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I am trying to configure Kerberos for my SQL Server (the database engine domain account). I have executed the following command:

SETSPN -A MSSQLSvc/MyDBServer:1433 MyDomain\SQLServerService

Replacing MyDBServer with the FQDN of the server and replacing MyDomain\SQLServerService with the name of my account.

I then ran the query:

SELECT s.session_id , c.connect_time , s.login_time , s.login_name , c.protocol_type , c.auth_scheme , s.HOST_NAME , s.program_name FROM sys.dm_exec_sessions s JOIN sys.dm_exec_connections c ON s.session_id = c.session_id

This returns NTLM. So it's not Kerberos. What am I mising? The delegation tab is available for the account, so the spn bit worked perfectly fine. Is it not required to set some settings in the delegation tab? I've seen this in the case of setting kerberos for Sharepoint 2010 (which I intend to setup).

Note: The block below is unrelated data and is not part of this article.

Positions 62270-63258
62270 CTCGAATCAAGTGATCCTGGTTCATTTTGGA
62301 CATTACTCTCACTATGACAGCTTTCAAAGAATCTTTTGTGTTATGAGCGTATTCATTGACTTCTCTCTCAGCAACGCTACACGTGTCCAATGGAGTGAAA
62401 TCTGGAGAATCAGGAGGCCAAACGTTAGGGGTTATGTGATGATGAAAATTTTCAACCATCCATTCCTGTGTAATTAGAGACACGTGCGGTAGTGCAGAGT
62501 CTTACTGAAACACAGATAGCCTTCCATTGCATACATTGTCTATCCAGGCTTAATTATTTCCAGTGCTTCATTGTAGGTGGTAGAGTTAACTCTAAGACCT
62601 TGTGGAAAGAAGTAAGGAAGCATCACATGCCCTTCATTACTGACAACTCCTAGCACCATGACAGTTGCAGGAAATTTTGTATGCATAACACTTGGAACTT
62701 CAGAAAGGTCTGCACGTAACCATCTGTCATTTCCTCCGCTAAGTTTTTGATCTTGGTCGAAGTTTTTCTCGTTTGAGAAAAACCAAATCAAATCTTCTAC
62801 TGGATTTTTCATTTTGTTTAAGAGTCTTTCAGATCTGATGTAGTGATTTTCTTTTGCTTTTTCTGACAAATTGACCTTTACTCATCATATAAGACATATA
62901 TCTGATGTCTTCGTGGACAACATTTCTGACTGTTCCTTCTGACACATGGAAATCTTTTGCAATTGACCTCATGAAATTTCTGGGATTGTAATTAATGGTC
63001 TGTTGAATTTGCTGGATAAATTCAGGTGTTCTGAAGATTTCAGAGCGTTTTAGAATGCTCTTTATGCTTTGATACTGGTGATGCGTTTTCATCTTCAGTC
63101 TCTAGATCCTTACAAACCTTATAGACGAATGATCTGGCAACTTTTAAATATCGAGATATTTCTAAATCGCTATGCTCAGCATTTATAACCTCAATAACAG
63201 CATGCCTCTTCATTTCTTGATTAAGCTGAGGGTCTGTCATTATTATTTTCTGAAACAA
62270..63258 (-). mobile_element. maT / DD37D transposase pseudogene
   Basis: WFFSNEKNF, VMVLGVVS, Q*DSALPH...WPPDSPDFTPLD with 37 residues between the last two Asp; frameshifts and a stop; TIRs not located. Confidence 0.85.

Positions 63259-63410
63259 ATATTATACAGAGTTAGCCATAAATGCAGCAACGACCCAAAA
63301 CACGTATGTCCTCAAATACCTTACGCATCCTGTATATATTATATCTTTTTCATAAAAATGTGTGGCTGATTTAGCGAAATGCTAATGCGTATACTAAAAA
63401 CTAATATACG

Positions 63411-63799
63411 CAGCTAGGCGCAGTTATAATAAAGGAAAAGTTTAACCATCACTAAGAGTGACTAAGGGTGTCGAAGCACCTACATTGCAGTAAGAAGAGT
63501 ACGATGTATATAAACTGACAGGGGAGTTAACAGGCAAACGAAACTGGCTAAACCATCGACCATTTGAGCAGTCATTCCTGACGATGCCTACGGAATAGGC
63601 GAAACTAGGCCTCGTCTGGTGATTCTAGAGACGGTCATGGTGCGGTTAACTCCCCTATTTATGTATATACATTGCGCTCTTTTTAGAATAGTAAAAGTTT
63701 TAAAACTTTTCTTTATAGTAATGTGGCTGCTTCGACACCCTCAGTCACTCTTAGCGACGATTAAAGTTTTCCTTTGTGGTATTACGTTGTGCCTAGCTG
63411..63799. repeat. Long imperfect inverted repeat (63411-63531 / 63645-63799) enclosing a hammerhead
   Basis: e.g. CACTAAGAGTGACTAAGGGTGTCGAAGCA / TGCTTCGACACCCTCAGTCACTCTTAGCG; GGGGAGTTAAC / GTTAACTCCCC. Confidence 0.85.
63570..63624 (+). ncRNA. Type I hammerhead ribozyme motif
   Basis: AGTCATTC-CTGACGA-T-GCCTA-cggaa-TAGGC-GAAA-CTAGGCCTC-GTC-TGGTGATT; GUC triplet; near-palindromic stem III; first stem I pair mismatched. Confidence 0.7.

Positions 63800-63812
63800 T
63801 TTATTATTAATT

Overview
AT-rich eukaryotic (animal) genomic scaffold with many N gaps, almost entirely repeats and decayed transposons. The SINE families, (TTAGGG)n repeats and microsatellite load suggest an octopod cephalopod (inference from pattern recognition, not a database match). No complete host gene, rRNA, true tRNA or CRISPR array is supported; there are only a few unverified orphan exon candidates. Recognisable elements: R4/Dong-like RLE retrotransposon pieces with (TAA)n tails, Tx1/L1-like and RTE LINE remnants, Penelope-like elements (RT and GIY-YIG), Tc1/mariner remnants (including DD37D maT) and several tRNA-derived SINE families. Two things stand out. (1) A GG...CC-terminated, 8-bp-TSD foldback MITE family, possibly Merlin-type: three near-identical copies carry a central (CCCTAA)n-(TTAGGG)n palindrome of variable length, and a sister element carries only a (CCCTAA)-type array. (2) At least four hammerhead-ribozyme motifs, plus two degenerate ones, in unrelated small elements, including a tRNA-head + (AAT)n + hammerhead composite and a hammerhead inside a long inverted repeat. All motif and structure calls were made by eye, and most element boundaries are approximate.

Thanks

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2 Answers 2

I have found I need to register SPNs for different syntax for describing sql server. For some reason sql uses different syntaxes along the way to authenticating. Register each of these formats.

MSSQLSvc/SqlServerName.perrigo.com:instancename
MSSQLSvc/SqlServerName:instancename
MSSQLSvc/SqlServerName.domainname.com:1433
MSSQLSvc/SqlServerName:1433
MSSQLSvc/SqlServerName.domainname.com
MSSQLSvc/SqlServerName
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Did you test with a connection on localhost?

There seems to be a fallback (probably for performance reasons as you do not need Kerberos on the local machine) to NTLM in some localhost cases, even if you have an SPN.

Have a look at: http://blogs.msdn.com/b/sql_protocols/archive/2006/12/02/understanding-kerberos-and-ntlm-authentication-in-sql-server-connections.aspx

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I tested by logging into the server and going to sql server, so I guess that is "a connection on localhost"? I saw a demo and the lecturer went on the local server anyway. Something surely is a miss? –  dotnetdev Nov 18 '11 at 15:15

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